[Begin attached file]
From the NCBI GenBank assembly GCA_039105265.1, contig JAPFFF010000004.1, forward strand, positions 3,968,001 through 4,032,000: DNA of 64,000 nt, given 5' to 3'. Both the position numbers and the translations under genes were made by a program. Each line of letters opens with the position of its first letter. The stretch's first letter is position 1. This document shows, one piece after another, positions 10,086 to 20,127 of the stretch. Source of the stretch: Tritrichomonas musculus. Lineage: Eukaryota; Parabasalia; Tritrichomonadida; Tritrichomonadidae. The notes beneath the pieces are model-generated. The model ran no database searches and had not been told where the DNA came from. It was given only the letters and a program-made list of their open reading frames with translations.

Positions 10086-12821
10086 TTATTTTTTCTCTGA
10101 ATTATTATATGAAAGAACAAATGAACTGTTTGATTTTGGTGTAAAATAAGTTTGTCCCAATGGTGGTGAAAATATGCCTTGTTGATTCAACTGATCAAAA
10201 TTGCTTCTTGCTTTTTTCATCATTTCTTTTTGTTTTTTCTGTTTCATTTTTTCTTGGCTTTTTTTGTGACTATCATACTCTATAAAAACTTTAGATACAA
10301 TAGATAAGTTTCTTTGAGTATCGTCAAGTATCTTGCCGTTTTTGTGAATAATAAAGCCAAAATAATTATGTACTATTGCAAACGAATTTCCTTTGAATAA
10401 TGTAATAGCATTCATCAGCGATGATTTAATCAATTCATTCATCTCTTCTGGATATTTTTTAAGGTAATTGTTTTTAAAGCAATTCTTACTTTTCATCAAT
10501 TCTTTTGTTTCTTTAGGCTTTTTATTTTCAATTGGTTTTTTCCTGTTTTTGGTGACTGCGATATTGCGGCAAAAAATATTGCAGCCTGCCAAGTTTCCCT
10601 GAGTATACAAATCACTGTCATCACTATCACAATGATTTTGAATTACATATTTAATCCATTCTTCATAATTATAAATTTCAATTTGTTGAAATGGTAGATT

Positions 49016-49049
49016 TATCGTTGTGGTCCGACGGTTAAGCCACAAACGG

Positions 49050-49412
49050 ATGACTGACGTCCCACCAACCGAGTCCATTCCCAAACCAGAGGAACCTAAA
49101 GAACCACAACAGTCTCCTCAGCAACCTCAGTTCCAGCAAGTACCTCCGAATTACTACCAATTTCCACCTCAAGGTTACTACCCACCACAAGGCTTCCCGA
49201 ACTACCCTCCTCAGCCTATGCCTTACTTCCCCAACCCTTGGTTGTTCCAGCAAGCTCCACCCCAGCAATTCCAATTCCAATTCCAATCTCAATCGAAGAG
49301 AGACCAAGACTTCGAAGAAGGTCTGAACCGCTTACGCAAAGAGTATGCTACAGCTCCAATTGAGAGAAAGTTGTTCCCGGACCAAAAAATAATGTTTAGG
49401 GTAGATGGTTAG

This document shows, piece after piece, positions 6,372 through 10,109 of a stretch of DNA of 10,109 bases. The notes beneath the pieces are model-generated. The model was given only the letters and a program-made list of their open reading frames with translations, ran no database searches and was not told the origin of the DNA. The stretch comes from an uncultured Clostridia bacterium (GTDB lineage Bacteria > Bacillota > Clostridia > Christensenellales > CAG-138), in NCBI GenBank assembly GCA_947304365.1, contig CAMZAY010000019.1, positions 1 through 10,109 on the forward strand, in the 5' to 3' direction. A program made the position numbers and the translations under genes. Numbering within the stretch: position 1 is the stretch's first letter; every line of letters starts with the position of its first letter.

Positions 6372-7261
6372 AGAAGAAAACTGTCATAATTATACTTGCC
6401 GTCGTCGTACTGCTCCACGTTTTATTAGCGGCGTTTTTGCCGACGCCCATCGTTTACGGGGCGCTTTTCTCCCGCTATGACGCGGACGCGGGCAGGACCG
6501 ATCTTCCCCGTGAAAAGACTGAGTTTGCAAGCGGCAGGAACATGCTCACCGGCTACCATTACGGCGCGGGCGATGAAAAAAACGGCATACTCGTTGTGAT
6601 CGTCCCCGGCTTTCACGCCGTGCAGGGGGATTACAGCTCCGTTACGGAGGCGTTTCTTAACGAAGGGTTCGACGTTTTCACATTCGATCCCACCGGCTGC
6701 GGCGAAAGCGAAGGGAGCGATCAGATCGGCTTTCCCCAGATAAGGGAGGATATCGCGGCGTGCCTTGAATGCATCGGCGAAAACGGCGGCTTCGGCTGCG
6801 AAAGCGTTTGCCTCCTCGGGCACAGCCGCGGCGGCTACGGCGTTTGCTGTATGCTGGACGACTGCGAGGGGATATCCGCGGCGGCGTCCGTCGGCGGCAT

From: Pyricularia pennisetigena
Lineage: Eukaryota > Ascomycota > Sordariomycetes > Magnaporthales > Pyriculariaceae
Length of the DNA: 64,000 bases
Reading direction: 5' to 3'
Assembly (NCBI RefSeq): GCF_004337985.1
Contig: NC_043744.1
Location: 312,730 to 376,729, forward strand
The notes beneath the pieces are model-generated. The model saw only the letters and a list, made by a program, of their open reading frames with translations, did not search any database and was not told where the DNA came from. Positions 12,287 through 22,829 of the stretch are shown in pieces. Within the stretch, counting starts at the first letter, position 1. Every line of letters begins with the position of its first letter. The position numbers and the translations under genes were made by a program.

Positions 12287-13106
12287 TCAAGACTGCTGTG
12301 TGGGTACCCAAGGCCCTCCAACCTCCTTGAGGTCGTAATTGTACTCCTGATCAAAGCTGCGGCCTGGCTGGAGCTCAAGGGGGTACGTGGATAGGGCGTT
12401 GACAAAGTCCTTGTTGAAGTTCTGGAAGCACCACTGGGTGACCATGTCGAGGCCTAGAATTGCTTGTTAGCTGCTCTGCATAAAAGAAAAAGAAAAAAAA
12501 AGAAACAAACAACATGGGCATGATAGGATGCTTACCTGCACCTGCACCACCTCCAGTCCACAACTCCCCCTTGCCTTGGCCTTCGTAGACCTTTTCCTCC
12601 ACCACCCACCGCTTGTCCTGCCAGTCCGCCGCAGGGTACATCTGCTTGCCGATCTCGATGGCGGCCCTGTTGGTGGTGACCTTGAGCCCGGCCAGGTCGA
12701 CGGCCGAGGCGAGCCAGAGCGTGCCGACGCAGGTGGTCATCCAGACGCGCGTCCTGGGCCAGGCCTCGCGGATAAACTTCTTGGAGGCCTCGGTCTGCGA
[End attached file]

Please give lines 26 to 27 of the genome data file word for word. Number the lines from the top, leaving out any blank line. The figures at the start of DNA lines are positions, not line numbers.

From: Pyricularia pennisetigena
Lineage: Eukaryota > Ascomycota > Sordariomycetes > Magnaporthales > Pyriculariaceae